Oh, that we could be honest with ourselves in recognizing that we are not worthy of our Masterís care.  We, like the Canaanite women, are Gentiles.  The promises to the children of Israel did not come to us.  Yet, through Christ, all the nations of the world will be blessed.  And by the grace of God, and that alone, such blessing has come to us.  We must remember, that as we struggle to believe while we wait for the return of our Lord, that faith begins with recognizing just who Jesus Christ is and how desperate we are for his mercy.

Our faith will continue to be challenged as we wait the coming of Christ.  We will continue to encounter complete rejection of our Lord and persecution under evil men.  We will fight with others, and even ourselves at times, to let go of the traditions of men if they are hindrances to our obedience to the commands of God.  In considering such struggles and the examples we see of them in Matthew 14-15, we must be reminded of the compassion of our Lord, who even in a moment of doubt reaches out to care for his disciple.  We must remember his compassion toward physical needs as well as spiritual needs.  We must remember his power to heal and to provide through us for the needs of others.  And we must remember that even though we are nowhere close to being worthy of such love, that even while we sinners and Gentiles, Christ died for us that we might know forgiveness and fellowship with our heavenly Father.  Amen.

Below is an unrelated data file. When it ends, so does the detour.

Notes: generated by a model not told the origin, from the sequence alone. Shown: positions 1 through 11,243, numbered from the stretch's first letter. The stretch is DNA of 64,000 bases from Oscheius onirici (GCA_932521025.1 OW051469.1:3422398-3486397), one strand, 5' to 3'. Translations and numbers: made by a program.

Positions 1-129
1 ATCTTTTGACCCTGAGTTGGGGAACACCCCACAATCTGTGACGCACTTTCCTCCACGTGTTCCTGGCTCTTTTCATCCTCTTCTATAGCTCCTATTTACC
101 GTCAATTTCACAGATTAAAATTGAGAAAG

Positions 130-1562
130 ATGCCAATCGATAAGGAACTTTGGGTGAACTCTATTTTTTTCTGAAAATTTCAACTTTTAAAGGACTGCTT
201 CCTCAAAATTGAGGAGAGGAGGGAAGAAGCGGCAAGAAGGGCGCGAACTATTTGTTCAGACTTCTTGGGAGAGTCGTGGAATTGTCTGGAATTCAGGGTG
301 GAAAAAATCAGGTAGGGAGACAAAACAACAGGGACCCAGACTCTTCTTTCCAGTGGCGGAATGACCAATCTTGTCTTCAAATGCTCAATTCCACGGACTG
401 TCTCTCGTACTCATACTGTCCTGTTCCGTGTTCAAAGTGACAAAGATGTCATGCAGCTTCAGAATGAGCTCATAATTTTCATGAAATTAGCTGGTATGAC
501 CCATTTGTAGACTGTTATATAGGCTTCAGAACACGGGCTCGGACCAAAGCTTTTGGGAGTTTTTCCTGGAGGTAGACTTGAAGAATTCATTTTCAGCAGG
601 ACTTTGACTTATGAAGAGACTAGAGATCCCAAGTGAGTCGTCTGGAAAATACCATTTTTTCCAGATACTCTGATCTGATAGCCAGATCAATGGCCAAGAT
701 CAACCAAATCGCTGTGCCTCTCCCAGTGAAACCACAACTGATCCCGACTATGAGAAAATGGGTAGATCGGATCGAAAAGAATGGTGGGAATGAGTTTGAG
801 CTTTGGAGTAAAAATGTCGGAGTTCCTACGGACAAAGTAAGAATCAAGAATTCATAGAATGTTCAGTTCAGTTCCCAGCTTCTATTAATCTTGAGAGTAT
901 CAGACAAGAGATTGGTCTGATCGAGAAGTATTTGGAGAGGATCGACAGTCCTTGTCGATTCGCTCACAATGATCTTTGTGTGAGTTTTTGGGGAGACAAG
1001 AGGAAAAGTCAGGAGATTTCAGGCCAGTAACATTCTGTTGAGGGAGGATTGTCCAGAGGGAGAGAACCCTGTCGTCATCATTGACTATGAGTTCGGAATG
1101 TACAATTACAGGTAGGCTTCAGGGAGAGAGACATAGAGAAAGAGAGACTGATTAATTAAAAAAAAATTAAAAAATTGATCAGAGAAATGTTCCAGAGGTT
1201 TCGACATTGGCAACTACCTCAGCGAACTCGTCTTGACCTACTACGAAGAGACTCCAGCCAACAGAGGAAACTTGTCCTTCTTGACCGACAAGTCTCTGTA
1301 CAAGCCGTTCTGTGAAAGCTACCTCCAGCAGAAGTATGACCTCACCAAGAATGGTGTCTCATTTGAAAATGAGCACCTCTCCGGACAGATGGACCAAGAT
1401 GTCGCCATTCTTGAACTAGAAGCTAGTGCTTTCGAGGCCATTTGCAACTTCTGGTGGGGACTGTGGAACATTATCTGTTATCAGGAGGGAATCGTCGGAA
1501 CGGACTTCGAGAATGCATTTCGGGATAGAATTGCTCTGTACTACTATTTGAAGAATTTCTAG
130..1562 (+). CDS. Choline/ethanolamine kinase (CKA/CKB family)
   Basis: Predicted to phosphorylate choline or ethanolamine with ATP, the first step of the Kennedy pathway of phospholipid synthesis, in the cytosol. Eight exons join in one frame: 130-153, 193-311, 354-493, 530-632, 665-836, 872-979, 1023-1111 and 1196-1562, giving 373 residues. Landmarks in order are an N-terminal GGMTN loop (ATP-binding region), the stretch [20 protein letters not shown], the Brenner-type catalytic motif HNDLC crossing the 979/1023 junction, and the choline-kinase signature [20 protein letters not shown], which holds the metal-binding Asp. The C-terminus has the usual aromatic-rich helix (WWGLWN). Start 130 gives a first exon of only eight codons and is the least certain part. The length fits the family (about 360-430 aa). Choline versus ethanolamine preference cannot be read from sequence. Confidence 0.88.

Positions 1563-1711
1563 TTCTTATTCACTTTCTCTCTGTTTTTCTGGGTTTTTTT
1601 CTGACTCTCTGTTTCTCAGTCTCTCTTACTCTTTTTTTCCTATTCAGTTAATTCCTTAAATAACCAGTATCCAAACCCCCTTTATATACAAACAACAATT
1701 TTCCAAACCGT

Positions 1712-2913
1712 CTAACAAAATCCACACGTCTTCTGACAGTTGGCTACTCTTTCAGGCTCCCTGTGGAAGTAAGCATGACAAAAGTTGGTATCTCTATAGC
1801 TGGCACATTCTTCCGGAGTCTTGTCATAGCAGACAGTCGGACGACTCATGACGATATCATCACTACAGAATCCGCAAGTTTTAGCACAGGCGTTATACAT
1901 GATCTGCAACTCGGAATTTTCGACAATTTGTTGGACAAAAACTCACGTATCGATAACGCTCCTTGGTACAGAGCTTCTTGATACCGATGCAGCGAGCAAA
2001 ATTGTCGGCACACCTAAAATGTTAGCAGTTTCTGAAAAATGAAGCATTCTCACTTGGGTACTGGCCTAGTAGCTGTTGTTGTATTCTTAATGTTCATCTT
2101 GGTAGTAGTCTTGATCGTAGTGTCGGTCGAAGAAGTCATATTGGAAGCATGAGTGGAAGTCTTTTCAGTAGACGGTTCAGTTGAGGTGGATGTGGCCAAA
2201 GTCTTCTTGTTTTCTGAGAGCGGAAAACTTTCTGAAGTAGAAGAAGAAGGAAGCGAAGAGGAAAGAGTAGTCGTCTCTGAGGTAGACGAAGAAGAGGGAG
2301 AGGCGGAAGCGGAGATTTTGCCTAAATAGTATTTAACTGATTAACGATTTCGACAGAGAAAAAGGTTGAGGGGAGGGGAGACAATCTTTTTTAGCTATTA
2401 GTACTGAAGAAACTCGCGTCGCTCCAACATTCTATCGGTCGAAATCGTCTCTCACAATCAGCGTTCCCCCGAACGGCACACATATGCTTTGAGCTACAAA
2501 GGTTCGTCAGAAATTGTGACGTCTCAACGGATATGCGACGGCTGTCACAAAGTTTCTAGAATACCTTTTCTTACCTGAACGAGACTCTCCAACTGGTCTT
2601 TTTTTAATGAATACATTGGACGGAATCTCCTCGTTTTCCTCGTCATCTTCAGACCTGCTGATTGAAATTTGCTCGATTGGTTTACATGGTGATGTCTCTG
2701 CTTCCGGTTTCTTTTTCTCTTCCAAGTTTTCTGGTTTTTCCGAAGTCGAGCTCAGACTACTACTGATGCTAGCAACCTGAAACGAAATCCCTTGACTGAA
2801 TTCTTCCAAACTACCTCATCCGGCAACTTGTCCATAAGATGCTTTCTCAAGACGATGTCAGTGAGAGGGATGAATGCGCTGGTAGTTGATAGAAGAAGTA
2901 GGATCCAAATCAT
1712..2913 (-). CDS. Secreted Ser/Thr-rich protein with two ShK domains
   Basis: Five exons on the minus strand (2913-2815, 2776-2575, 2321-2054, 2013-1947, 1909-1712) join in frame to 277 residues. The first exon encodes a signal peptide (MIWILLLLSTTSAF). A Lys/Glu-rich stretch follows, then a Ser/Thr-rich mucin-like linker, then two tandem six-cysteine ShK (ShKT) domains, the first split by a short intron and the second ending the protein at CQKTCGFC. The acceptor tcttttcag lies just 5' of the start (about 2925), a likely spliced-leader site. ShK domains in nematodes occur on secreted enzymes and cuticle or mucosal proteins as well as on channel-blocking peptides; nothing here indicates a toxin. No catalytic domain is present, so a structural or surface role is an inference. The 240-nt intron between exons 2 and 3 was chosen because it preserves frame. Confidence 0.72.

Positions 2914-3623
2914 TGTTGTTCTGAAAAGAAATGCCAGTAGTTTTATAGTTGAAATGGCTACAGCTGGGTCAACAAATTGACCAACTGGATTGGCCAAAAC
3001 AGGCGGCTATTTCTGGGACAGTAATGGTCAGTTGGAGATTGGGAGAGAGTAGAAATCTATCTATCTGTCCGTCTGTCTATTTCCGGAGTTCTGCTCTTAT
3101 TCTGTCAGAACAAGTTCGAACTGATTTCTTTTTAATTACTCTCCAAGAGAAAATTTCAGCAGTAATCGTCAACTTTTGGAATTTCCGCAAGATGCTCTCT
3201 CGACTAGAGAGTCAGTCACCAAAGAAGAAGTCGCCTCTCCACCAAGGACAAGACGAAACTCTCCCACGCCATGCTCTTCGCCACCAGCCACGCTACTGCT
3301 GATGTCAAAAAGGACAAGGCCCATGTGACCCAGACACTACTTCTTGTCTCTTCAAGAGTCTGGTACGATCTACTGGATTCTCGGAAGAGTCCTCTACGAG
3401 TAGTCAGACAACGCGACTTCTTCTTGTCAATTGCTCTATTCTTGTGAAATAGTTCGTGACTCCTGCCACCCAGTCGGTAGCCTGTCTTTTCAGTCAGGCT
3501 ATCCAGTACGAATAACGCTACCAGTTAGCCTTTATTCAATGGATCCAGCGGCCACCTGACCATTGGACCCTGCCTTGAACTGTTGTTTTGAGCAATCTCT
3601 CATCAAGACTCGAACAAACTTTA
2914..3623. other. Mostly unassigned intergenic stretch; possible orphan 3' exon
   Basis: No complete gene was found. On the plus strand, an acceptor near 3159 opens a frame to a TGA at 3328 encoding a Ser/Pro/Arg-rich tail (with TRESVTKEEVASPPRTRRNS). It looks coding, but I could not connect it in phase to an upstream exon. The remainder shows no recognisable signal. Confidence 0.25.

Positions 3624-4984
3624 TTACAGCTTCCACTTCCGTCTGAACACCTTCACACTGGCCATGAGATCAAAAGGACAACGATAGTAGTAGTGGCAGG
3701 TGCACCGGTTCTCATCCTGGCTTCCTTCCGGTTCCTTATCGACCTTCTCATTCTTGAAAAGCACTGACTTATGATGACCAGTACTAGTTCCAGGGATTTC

~ William Marshall ~

Last Updated ( Tuesday, 21 February 2006 )